he had been one of the most brilliant actresses of her day. She played all the many roles in legitimate drama for a female tragedian.
She was the daughter of Cornelius Logan, one of the celebrated actors of his time.
She was once a great favorite in the South and West, and on her benefit nights she was often the recipient of rare and valuable gifts.
On one of these occasions a wealthy Southern planter, residing in the interior of Georgia, travelled many miles on horseback to see Miss Logan act, accompanied only by his faithful negro boy servant.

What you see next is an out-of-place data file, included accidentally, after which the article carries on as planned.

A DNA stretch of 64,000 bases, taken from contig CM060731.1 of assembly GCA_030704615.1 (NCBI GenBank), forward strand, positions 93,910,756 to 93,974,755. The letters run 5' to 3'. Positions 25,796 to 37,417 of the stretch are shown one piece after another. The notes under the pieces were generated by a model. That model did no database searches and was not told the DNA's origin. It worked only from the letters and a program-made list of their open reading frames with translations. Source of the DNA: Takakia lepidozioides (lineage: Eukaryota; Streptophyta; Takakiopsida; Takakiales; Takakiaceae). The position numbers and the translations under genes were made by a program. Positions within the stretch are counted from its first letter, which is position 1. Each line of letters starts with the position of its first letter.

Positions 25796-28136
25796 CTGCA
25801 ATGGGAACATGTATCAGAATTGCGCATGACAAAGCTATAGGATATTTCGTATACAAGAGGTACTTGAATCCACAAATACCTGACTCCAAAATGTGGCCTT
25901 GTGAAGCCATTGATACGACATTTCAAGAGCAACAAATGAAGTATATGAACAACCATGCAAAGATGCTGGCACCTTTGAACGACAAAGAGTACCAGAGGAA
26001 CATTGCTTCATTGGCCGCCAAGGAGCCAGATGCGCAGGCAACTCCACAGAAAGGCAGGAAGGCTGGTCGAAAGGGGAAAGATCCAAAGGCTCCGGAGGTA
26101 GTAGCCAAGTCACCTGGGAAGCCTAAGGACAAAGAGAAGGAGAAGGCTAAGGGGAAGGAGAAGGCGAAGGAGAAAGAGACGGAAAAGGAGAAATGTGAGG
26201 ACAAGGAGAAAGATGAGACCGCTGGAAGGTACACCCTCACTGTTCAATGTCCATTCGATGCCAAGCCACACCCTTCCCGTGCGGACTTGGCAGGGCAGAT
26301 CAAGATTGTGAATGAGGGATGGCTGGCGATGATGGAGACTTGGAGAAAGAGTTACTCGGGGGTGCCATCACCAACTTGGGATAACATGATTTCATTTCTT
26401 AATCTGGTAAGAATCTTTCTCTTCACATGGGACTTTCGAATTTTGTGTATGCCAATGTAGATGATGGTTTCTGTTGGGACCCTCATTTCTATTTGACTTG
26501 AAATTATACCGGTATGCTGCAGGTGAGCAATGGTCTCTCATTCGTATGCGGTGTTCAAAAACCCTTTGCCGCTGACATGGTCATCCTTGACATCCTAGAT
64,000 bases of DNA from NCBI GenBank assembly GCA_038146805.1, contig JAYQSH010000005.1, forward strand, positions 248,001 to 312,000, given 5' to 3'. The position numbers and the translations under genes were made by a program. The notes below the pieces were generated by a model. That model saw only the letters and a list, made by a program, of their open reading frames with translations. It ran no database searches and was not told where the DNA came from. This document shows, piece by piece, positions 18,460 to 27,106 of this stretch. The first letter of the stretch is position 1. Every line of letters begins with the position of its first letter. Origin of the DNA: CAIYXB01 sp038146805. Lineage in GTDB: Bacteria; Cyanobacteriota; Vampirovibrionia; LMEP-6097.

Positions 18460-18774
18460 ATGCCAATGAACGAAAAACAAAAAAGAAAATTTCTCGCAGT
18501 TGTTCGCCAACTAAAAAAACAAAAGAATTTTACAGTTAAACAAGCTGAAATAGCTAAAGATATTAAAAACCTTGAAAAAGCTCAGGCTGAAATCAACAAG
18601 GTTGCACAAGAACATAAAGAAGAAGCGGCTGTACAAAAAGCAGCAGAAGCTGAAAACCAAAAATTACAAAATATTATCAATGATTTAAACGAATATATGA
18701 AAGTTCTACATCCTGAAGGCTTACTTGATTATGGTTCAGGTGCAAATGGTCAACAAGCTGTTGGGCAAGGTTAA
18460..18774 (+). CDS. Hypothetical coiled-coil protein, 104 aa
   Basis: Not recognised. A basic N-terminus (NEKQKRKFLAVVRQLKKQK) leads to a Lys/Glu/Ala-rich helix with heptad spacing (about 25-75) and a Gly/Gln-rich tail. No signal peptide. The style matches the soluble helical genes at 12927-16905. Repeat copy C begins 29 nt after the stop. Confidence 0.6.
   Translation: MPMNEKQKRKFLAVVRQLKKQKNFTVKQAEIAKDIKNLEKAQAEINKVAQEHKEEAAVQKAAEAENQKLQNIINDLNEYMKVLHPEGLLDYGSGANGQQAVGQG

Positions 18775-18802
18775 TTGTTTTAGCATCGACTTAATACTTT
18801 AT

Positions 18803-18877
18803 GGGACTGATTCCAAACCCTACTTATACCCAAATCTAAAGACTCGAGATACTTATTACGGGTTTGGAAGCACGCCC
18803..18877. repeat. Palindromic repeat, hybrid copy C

The planter and his servant attended the play.
He was enthusiastic over Miss Logan's acting, and was most anMiss Logan's acting, and was most anxious to convey to her some expression of thanks for the pleasure which she had afforded him. Taking a card from his card-case, he wrote above his address the words: To Miss Eliza Logan, with the compliments of-- and, pinning it upon the coat-sleeve of his faithful negro valet (worth at the then market price two thousand dollars)